A more demanding regulatory environment, with tougher competition and growth in the volume of operations, requires the development of information and communication systems of the Insurance & Bonding Institutions and Mutual Societies' insurance, to ensure the validity, completeness, usefulness and timeliness of its operations and data.
The challenge of managing information in its creation, control, storage, organization and usage will be of enormous importance for the survival and development of any organization.
Within the newly enacted Law of Insurance and Bonding, there are several provisions incorporated that relate to the need of strengthening the information and communication systems to allow management to have a more efficient and effective business, ensuring the foundations that support the requirements of the Solvency scheme and also to ensure transparency and monitoring of the information of policyholders, investors, and the regulator.
Article 69 section II of the said Act states that, in internal control, internal comptroller function must have the appropriate reporting arrangements at all levels of the institution. It also mentions that it shall provide to the Board of Directors and the General Direction the elements necessary to assess compliance with the laws, regulations and administrative provisions. This shows the importance of Information Governance for the regulator.
Information Governance is the exercise of decision making and its authority on the information generated by the functional areas of the organization and processed by the area of Information Technology, whose goal is to support the institution in:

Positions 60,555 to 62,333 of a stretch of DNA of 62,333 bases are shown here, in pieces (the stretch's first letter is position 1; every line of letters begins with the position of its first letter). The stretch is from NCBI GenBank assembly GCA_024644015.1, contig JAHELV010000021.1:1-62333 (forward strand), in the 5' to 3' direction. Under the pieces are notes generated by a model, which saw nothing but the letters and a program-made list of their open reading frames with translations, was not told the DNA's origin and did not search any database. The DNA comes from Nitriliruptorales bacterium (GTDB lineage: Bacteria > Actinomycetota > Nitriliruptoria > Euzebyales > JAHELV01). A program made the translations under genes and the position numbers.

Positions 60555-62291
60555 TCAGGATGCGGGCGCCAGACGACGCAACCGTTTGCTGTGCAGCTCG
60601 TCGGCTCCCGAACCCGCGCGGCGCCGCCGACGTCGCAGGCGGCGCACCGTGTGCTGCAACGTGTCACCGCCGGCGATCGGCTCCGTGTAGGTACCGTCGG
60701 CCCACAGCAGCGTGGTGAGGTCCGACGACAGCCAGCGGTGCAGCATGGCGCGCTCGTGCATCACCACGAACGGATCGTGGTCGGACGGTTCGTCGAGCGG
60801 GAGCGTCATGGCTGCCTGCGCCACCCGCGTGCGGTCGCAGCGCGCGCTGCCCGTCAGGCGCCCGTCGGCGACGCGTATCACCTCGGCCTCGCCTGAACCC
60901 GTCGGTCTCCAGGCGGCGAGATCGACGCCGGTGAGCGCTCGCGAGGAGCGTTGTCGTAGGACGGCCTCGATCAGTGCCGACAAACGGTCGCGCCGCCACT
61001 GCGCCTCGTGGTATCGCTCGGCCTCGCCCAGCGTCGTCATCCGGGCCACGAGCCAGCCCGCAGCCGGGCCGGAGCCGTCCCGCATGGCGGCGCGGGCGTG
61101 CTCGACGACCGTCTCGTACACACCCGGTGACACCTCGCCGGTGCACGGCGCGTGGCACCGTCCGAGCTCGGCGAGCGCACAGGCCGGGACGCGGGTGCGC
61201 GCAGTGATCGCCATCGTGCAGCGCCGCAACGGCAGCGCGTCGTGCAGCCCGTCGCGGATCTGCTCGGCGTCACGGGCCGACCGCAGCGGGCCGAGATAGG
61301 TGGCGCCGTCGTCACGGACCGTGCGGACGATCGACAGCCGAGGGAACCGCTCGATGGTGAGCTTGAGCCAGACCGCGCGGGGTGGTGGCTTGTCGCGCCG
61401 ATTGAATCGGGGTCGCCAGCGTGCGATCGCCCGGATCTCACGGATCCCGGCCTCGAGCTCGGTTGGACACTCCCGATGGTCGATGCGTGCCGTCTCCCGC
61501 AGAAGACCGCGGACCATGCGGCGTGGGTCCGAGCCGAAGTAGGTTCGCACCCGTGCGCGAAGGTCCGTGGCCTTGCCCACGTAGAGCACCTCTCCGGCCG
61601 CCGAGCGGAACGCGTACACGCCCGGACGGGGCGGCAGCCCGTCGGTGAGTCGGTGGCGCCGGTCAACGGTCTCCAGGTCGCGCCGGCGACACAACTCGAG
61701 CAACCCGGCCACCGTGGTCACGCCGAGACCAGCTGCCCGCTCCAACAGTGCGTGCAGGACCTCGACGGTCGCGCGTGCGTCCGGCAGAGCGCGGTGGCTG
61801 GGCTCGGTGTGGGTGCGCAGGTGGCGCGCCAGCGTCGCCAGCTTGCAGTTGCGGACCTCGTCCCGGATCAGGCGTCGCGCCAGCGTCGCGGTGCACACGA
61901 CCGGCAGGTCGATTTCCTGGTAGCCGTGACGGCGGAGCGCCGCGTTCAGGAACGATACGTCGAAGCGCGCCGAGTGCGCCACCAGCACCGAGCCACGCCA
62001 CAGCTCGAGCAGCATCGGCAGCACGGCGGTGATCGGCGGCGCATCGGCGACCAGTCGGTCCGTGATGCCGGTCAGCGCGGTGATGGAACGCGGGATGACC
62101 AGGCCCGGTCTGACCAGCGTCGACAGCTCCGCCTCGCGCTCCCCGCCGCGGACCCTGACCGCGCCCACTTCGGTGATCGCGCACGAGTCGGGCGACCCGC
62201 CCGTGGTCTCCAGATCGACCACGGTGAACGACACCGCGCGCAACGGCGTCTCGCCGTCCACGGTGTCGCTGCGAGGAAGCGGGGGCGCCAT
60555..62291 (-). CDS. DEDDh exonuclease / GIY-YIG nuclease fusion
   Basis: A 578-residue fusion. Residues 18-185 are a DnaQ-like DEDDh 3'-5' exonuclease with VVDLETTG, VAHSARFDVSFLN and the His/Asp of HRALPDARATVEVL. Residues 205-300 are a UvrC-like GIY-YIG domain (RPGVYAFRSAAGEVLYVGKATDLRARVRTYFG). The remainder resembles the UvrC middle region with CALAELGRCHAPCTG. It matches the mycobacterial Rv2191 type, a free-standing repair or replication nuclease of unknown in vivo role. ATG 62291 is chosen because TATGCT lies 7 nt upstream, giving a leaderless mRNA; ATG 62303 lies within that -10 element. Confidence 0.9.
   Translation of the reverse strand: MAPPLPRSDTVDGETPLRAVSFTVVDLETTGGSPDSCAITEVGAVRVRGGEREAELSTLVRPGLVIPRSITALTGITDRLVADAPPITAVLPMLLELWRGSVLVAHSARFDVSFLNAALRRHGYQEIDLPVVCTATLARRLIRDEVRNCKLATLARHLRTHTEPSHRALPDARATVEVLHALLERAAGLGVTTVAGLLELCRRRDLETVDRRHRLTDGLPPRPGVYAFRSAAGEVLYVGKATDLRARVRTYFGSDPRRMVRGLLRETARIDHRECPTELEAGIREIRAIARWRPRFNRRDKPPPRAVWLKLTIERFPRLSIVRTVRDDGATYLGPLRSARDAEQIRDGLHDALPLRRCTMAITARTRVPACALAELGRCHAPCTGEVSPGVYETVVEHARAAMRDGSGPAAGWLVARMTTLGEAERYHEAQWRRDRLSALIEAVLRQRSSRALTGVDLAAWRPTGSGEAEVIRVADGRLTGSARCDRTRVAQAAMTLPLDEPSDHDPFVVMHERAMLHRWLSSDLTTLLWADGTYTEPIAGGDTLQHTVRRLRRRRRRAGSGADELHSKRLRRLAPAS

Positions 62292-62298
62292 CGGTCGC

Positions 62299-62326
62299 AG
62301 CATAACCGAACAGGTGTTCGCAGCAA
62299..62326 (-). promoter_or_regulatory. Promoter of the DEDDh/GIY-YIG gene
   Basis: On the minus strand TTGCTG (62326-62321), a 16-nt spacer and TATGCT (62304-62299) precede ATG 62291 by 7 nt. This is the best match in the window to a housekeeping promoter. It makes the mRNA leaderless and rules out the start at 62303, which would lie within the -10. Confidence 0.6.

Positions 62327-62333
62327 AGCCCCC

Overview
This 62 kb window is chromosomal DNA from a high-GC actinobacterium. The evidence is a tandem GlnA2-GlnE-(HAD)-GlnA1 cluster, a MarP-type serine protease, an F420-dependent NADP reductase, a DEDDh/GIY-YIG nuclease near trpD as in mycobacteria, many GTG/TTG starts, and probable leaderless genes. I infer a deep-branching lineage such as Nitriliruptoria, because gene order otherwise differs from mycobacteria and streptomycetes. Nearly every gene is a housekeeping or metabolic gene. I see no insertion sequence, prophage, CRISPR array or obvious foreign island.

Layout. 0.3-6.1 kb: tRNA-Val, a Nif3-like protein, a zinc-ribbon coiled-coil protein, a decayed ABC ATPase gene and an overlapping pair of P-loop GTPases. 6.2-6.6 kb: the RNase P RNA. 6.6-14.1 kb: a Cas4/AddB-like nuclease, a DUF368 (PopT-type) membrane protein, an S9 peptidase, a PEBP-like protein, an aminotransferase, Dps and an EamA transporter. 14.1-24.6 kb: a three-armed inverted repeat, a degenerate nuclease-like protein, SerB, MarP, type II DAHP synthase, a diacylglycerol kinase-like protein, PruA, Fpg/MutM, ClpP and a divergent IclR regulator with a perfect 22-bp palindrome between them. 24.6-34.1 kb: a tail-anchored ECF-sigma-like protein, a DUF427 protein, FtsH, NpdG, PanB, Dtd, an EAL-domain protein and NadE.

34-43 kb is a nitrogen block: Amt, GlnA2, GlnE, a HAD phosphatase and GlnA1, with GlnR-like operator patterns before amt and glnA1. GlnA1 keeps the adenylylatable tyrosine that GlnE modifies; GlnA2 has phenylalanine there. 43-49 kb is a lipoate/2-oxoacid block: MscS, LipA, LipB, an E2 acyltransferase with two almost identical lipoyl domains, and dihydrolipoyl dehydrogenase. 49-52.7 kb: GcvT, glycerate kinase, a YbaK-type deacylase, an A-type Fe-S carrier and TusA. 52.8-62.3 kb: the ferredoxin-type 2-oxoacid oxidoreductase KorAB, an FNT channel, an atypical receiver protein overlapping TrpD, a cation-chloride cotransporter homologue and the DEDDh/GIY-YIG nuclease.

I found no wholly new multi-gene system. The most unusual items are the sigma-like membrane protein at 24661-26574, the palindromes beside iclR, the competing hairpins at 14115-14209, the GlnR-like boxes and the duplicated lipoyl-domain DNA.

- Improve decision making
- Reduce operative friction
- Quality information augmentation
- Constructing standard and repeatable processes
- Reducing costs and increasing efficiency by coordinating efforts
- Guaranteeing process transparency
Information Governance can be designed according to six areas of focus and taking into account the "Principle of Proportionality', meaning you must consider the volume of operations and the nature and complexity of the activities and risks of the institution.
These six focus areas individually provide management objectives to the information system, aimed at defining the internal regulatory framework, standards of quality, safety and access, the overall structure of the system, its protection and its strategic exploitation, all for optimal decision making.
The development of the Information Governance requires that the institution questions itself diligently about the quality of its information, its chance, its effects, the benefit of their reports and the correlation with decision making.
The formalization and evolution of information and communication systems, rely on the Information Governance, having a structured methodology that responds to internal and external changes to which the Insurance and Bonding Institutions and Mutual Societies are susceptible to.